Learning the lessons of 1991 Gulf War and since
Guy Burton
Chinese State Councilor and Foreign Minister Wang Yi holds talks with Gulf Cooperation Council (GCC) Secretary-General Nayef bin Falah Al-Hajraf in Wuxi, Jiangsu Province, China, January 11, 2022. /Chinese Foreign Ministry

Chinese State Councilor and Foreign Minister Wang Yi holds talks with Gulf Cooperation Council (GCC) Secretary-General Nayef bin Falah Al-Hajraf in Wuxi, Jiangsu Province, China, January 11, 2022. /Chinese Foreign Ministry

Editor's note: Guy Burton is an adjunct professor at Vesalius College, Brussels. The article reflects the author's opinions and not necessarily those of CGTN.

Last weekend, China's Foreign Minister Wang Yi capped off a week of visits by foreign ministers from the Middle East to Beijing by pointing out the absence of a "power vacuum" in the Middle East, which made it unnecessary for any outside power to seek a dominant role there.

Wang's words were important, given the anniversary of the Gulf War two days after. January 17 marked the date that a U.S.-led coalition began operations to end the Iraqi occupation of its neighbor, Kuwait.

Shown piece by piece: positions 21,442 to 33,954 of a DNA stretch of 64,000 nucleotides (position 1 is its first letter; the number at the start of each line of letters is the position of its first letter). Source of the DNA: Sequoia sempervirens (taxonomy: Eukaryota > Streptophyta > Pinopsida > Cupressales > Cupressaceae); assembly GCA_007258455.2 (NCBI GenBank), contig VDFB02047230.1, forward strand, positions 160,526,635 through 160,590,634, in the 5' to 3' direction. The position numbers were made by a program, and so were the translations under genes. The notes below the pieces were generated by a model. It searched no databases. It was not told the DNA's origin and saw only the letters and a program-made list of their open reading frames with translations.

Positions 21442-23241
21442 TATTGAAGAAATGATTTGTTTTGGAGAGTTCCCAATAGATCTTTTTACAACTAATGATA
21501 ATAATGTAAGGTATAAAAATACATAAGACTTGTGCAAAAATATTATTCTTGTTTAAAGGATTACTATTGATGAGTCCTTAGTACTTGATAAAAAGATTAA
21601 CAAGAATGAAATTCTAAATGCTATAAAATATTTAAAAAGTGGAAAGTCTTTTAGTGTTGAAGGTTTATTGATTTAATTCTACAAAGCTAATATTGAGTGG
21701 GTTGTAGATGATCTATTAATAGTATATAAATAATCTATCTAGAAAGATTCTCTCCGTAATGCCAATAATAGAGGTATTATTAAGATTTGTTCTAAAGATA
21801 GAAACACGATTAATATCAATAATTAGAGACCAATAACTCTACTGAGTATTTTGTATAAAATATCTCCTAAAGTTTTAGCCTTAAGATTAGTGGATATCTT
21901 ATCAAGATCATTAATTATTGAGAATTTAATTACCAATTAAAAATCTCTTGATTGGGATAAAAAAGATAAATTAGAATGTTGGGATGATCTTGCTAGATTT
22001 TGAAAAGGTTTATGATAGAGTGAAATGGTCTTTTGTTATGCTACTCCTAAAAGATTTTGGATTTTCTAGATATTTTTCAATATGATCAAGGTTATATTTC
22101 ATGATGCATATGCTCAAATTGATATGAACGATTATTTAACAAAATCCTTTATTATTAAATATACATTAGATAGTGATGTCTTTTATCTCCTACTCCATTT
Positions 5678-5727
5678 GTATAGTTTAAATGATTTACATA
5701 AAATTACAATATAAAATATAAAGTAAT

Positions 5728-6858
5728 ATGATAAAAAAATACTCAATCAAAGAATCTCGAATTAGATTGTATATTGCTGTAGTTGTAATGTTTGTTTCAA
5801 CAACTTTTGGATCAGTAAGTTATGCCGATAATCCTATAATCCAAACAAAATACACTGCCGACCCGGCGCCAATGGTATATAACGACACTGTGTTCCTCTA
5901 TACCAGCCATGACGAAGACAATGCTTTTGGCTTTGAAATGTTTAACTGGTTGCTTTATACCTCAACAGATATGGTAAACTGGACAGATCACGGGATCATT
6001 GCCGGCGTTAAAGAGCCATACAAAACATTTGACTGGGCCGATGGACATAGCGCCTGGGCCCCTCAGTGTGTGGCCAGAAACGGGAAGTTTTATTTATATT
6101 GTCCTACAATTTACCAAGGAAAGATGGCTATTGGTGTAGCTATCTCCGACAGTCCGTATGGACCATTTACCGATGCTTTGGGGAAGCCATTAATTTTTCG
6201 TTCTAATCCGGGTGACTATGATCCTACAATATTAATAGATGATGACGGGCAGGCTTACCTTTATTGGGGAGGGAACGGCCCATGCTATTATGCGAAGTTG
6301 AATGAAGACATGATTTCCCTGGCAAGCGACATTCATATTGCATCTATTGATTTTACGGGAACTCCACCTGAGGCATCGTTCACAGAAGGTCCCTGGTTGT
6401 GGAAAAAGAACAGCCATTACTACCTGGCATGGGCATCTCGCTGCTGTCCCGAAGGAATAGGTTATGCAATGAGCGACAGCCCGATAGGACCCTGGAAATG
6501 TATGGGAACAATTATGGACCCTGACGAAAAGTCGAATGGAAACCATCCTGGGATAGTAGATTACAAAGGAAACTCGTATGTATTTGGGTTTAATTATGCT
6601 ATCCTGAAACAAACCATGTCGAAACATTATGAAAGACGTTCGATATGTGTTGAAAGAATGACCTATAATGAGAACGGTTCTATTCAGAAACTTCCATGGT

The war came at the dawn of the post-Cold War era. It marked the end of the bipolar rivalry between the American and Soviet superpowers and the start of a period of sole American hegemony.

That American power was felt during the 1990s in the form of containment against the Saddam Hussein government. Although some in the U.S. had wanted to push on to Baghdad and topple Saddam during the 1991 war, then George H.W. Bush administration held back; the coalition lacked a UN mandate to go beyond forcing Iraq out of Kuwait.

Since then, the Middle East has undergone convulsion, both from within and from outside.

Externally, a key moment was in 2003. Then President George W. Bush wanted to finish the job his father had begun. But while Saddam was easily removed, the U.S. failed to anticipate the subsequent chaos.

The resulting insurgency was significant in exposing American limitations. While it was certainly able to inflict military defeat on its enemies, it was unable to establish peace or rebuild the country. America's failure was profound, damaging its status and credibility as a self-proclaimed security provider in the region.